Here’s Why Doomscrolling Is So Bad for Your Mental Health
Taking in so much bad news is hard on your brain; here's how to break the habit.
Posted November 25, 2020
Who hasn’t had this happen to them, over the past nine months: You’re at home, lying on the couch, bored, worried, and unsettled, and you load the headlines to see about the latest bad news. Then, two minutes later, you do it again. Or: You’ve just woken up, and you grab your phone and, for the next half an hour, you lie in bed doing nothing but paging through sarcastic political commentary on Twitter. Or: It’s 1 a.m. and you haven’t budged from your laptop for the past two hours as you seek more and more information about the coronavirus.
In case you don’t know the term, you’re “doomscrolling,” continually refreshing your screens to fill them with new, possibly even-worse-than-before information about… well, about almost anything taking place in 2020 (a year so monumentally unpleasant it has inspired its own snarky t-shirt). Doomscrolling — alternately known as “doomsurfing” — was a term first coined on Twitter, and it’s awfully easy to find yourself doing it.
In fact, it’s human nature to attend to novel information, and especially to information that might help you respond to danger. The human brain reacts to that sort of stimuli by activating the limbic system, and in particular, a structure called the amygdala. It’s this primitive neuroanatomical trigger mechanism that sets off a reaction to danger in the environment: We respond by enhancing our vigilance and scanning our surroundings for new threats. The limbic system switches us into fight-or-flight mode, sharpening our reaction times in an effort to save our lives. But with the genuine threat of COVID-19 now chronically present, the protective mechanisms of the amygdala can be switched on much too easily, and the hypervigilant behavior that results may become compulsive.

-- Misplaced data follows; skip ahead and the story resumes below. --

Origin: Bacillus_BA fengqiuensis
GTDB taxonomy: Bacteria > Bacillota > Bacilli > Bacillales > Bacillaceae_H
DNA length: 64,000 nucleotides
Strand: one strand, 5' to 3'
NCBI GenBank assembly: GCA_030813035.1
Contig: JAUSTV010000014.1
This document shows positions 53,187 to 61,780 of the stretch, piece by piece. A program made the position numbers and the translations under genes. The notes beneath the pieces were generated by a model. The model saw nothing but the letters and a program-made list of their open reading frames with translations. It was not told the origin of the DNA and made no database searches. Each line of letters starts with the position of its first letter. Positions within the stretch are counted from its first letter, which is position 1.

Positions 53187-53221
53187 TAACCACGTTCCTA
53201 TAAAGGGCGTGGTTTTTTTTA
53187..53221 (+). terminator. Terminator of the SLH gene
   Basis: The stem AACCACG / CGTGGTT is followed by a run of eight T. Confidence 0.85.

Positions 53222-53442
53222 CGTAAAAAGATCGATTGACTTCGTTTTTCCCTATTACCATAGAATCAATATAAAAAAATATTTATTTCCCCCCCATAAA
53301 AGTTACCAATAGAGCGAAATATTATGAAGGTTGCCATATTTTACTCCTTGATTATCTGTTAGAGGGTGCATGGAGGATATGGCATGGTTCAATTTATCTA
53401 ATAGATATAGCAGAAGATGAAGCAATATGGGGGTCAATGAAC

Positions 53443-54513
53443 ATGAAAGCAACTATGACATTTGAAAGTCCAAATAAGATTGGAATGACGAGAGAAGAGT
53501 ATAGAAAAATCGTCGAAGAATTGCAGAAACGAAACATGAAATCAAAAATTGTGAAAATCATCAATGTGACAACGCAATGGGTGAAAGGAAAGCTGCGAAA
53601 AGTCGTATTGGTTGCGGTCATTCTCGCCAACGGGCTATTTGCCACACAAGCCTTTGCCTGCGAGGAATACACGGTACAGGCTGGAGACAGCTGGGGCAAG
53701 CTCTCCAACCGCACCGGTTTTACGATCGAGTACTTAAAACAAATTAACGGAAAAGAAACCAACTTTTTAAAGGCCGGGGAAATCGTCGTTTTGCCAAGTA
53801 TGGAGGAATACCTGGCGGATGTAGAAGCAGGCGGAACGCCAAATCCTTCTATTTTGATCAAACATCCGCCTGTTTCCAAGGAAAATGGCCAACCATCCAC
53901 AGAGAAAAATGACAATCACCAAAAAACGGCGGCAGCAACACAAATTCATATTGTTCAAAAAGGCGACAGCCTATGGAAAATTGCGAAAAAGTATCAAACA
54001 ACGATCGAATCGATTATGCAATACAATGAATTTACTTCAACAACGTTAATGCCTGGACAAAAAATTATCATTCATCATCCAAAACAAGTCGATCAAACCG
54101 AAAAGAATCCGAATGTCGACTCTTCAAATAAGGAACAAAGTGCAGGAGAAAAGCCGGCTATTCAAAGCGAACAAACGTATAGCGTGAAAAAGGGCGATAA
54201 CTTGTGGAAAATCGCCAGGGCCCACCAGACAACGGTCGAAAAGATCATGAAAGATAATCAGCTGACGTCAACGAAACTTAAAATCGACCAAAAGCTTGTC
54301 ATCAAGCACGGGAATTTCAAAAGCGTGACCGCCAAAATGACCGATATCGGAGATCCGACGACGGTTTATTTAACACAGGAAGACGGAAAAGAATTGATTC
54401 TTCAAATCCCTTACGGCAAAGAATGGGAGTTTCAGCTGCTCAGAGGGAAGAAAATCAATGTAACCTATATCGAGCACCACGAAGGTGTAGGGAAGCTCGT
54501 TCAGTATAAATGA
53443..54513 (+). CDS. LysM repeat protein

Doomscrolling is bad for you in a number of ways. Most obviously, it’s a ghastly waste of time; swiping through worrisome opinions on Twitter, for instance, where each page has no bottom and new tweets are always appearing at the top, can vacuum up hours on end. In July, when coronavirus infections were peaking for a second time, the New York Times reported that Americans were spending almost 50 percent more time on their screens than they had before COVID — time we might otherwise be spending in contact with our friends or loved ones. And all this time online is elevating our risk of experiencing more stress, anxiety, and depression (according to Today), which, if it develops further can lead to increased hostility or heightened aggressive behavior. No matter what you’re searching for, you may feel “a sense of helplessness and a sense that there is nothing effective to be done,” as Nicole Spector reported on Today. The consequences of excessive doomscrolling aren’t limited to psychological effects, either: Spector also connects it to multiple stress-related ailments like headaches, stomach problems, increased muscle tension and fatigue, lack of appetite, trouble falling asleep, and poor sleep quality.
But as 2020 grinds on, you can take action rather than passively accepting the physical consequences of internet-induced anxiety. Rather than constantly looking for confirmation of your worst fears online, you might try searching for something that makes you smile, or creates feelings of gratitude and delight. (Hello, cat videos?) New York governor Andrew Cuomo knows this: Since COVID-19 came to the state, he has been doling out daily bites of good news — called “Deep Breath Moments” — in pandemic-related emails to his constituents.